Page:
This is the second edition of Equations by Adam Fieled (2018), originally released as a Blue & Yellow Dog print book in 2011, and employing "Dialectic Form."
#23 Of human bondage: Trish keeps me down at the heels. It always involves someone else: I get picked up and dropped as others present themselves, disappear. When I fade into the wilderness, it is with an incomplete sense of self. Trish has lopped off a part of me and fastened it to her chest. For eight months, my spirit life is a limbo; I go up and down with Trish‟s tides. By mid-summer, I have claimed her, using the diabolical as a resource. Yet I still take her with the fierceness born of thwarted passion. At the moment I release myself, her head snaps to the side, there is a sharp intake of breath, and her blue eyes pop open and bulge. My body wants to go into her as far as possible, to get myself back. I learn the pure deliciousness of angry sex. The house she lives in has no central air; we sweat through the long nights. Trish‟s room looks out on a small courtyard, with a central concrete patch and grass around. When we‟re stoned, I see Blakean striations in these little grass-plots; the smallness, tenderness, greenness. Me and Trish are often stoned; we escape our jobs, our uncertain futures (are we to be geniuses or nonentities), our sense of a moribund United States (collapsed towers still fresh in our minds), even the brittle hopes that hurt more often than not. The seeds we plant in those little grass-plots spill over onto the concrete. 30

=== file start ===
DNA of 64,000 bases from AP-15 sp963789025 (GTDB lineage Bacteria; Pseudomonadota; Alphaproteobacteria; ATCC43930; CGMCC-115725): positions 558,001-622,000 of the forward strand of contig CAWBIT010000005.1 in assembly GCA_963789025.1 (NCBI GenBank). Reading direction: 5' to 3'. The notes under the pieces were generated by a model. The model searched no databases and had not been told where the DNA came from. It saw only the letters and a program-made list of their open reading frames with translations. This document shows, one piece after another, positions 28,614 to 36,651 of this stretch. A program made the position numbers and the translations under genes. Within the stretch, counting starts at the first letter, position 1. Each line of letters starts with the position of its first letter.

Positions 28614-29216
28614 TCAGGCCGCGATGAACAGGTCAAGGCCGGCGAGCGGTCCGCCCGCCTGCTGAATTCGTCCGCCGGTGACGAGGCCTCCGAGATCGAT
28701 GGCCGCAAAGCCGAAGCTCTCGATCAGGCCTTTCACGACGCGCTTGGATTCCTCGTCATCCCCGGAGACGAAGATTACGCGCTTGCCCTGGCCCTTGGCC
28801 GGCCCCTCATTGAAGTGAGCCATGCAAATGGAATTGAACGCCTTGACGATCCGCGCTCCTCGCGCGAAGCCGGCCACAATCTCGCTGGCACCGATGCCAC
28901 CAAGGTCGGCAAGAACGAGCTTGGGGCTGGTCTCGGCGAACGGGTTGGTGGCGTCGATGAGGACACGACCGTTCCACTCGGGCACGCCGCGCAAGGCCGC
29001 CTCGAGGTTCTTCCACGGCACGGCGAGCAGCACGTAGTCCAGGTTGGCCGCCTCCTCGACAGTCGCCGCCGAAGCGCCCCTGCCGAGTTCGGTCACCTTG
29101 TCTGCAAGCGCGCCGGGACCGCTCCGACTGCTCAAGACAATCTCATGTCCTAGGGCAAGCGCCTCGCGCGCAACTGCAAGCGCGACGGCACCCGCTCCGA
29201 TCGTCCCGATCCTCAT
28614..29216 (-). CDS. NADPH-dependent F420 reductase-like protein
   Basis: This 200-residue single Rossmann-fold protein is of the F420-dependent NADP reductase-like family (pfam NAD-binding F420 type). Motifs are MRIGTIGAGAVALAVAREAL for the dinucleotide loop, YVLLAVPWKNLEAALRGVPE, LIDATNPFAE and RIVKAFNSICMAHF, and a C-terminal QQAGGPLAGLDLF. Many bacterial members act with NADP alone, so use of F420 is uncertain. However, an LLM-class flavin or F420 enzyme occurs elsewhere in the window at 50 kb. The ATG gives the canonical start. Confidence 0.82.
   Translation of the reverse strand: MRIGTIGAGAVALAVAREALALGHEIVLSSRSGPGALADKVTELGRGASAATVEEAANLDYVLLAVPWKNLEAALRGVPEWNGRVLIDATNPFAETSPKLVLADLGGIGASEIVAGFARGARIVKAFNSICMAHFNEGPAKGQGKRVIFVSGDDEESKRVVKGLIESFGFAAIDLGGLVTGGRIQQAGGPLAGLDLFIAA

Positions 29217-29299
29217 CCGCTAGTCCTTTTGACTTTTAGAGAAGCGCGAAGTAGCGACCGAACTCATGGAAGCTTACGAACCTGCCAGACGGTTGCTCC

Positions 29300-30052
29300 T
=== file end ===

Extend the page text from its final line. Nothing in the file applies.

#24 I get lost in the social nexus oriented around Trish‟s house. It‟s all painters and musicians. Trish has a friend called Tobi who‟s around a lot. Tobi is tiny and elfin (barely five feet), with an exquisitely sculpted face— cheekbones, blue eyes, full lips. Tobi is another painter and Trish and Tob tend to share things— drugs, guys, ideas. Tob is funnier than Trish and her laughter is contagious. But there‟s a paranoid strain in her that hates being excluded from things and gets snappish when she feels it happening. Of course, Tob and I desire each other. One night, the three of us happen to be at my apartment. Trish is taking a bath; we‟re all high. For some reason, Tob and I get in a wrestling match. I pin her to the floor (wall-to-wall beige carpeted), and for a few seconds I hold her down. What is consummated in these moments is the sense we both have that we will eventually sleep together. The three of us live up to Trish‟s romantic ideal— young, gorgeous, promiscuous artists in an intoxicated ménage. But Tob, unlike Trish, cannot do monogamous relationships (or most other kinds). The extreme regularity of my antics with Trish, once a schedule has been established, cannot be replicated with Tob. I feel it is more intelligent, at this point, to stick to (and with) Trish. We do gain an added sheen of glamour from Tob‟s presence, and we‟re all too young to inquire into the nature of glamour: its essential evanescence. 31